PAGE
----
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Hundreds of youth graduate with new skills from a Japan-supported peace building programme

UNICEF Somalia/2017/Hashi
© UNICEF Somalia/2017/Hashi
Young people wait to be awarded their certificates at the graduation ceremony in the YEP centre, Mogadishu.

By Mohamud Hashi, UNICEF Somalia Education Officer

Mogadishu, Somalia, 25 May 2017 – A proud group of 350 young people took part in a graduation ceremony after successfully completing a course under the UNICEF peace building programme. The young people celebrated in front of guests at the Youth Education Pack (YEP) centre in Mogadishu.

The young people, including 222 girls, learnt new skills in carpentry, tailoring, beauty, cooking, information technology, numeracy and literacy while attending the course. The programme is designed to help vulnerable Somali youth work towards a brighter future and a chance of finding a livelihood.

The programme, funded by the Government of Japan, has enabled over 1,500 displaced, returnee and host community youth to have access to quality and relevant vocation skills, helping to provide livelihood opportunities and contributing to peace and social cohesion in Somalia.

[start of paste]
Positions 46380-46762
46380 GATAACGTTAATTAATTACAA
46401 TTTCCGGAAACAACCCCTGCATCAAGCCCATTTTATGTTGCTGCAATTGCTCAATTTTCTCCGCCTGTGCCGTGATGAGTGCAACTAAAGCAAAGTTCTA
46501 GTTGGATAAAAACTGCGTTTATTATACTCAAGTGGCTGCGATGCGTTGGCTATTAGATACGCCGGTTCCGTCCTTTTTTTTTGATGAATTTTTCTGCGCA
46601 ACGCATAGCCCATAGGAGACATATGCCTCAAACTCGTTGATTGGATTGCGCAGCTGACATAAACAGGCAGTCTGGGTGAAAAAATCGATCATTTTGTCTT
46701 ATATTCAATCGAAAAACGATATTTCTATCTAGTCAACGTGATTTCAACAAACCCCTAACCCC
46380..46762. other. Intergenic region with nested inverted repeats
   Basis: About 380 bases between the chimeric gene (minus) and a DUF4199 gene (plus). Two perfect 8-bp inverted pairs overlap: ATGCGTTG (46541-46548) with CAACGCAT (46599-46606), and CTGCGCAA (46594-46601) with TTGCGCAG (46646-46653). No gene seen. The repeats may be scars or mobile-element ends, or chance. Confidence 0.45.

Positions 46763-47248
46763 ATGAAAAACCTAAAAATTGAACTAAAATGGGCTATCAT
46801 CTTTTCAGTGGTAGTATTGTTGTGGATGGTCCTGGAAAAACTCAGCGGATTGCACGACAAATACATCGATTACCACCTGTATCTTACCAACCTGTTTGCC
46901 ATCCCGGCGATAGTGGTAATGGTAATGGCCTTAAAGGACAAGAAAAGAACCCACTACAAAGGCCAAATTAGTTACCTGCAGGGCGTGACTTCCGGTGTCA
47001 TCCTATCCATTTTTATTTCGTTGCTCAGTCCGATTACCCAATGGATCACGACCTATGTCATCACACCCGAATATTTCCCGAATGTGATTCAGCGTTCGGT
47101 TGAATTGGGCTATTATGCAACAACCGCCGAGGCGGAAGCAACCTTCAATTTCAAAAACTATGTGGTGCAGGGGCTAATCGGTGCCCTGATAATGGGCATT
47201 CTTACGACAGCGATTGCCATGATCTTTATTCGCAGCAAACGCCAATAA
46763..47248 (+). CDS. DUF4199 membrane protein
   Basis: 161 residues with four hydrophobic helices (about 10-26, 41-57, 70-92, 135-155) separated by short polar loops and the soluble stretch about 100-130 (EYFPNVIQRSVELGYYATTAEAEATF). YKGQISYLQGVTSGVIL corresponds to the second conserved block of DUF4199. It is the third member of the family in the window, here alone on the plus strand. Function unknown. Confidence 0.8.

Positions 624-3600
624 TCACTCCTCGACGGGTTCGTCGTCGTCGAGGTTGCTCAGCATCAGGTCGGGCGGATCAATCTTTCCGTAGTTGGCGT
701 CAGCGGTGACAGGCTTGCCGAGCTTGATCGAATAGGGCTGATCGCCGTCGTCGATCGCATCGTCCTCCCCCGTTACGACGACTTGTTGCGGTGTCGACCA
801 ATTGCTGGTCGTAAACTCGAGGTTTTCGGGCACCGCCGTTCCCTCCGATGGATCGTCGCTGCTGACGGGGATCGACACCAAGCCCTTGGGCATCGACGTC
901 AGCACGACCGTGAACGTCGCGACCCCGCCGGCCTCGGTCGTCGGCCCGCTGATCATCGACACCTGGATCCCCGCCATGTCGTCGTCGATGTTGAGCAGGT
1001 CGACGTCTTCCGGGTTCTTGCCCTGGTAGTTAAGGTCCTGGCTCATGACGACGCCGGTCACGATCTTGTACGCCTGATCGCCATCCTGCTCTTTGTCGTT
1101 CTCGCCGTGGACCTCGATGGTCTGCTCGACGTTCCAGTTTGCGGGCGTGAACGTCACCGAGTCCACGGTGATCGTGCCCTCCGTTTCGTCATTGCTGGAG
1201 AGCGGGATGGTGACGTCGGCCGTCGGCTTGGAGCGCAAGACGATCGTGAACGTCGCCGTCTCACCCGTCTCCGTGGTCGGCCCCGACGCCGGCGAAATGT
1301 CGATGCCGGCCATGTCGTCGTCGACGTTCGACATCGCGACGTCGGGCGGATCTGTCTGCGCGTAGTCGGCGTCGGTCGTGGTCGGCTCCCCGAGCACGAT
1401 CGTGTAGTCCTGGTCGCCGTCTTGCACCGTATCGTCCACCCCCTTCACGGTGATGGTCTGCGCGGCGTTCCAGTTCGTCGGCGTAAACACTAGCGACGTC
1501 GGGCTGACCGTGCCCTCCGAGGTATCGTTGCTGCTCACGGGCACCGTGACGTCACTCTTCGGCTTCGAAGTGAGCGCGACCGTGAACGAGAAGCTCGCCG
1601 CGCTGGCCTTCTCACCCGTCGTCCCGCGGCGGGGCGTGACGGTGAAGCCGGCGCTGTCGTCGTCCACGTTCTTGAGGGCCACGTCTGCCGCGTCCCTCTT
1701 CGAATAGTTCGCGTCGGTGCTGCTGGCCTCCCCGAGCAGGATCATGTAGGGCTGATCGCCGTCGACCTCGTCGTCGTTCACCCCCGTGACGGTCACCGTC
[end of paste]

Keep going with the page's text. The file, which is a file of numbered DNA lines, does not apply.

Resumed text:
One beneficiary of the programme was Khadiija Ali Mohamed. Born in Somalia, she had lived in Yemen for 13 years and was unemployed. She decided to return home to Somalia and once in Mogadishu, her parents urged her to join the YEP centre so she could learn new skills.

Speaking at the ceremony, she said: “I had no skills and did not know what to do in order to survive. Now I have learnt new skills and have been provided with a start-up kit so that I can earn money and manage my livelihood and future.”

UNICEF Somalia/2017/Hashi
© UNICEF Somalia/2017/Hashi
Khadiija Ali Mohamed spoke about how she could make a better future for herself after graduating from the youth peace building programme.

The graduates completed one year of vocational training with support from the Norwegian Refugee Committee and Education Ministry and were awarded certificates and kits to help set up their own businesses. This was the fifth graduation of its kind that has taken place in Mogadishu.

In Somalia, lack of employment is the main cause of youth frustration as two thirds of Somali young people do not have jobs leaving them vulnerable to becoming involved in crime or armed groups.

Through the grant, seven Youth Employment Pack (YEP) centres have been equipped and furnished in Mogadishu, Kismayo, Doolow, Qardho, Gaalkacyo, Garowe and Bossaso towns.

70 Technical and Vocational Education and Training instructors have been trained and 49 Community Education Committee (CEC) members (7 per centre) supported in centre management.



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